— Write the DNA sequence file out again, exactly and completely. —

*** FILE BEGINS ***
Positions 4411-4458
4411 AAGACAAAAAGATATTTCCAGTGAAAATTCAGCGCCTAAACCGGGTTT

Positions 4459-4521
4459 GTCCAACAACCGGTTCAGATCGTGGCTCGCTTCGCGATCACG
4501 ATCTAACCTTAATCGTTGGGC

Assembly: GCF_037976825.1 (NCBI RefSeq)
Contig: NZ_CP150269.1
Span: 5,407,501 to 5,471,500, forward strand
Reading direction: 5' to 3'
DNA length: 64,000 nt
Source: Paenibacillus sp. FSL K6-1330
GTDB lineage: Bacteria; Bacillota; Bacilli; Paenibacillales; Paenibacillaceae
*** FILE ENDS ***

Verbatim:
Positions 4411-4458
4411 AAGACAAAAAGATATTTCCAGTGAAAATTCAGCGCCTAAACCGGGTTT

Positions 4459-4521
4459 GTCCAACAACCGGTTCAGATCGTGGCTCGCTTCGCGATCACG
4501 ATCTAACCTTAATCGTTGGGC

Assembly: GCF_037976825.1 (NCBI RefSeq)
Contig: NZ_CP150269.1
Span: 5,407,501 to 5,471,500, forward strand
Reading direction: 5' to 3'
DNA length: 64,000 nt
Source: Paenibacillus sp. FSL K6-1330
GTDB lineage: Bacteria; Bacillota; Bacilli; Paenibacillales; Paenibacillaceae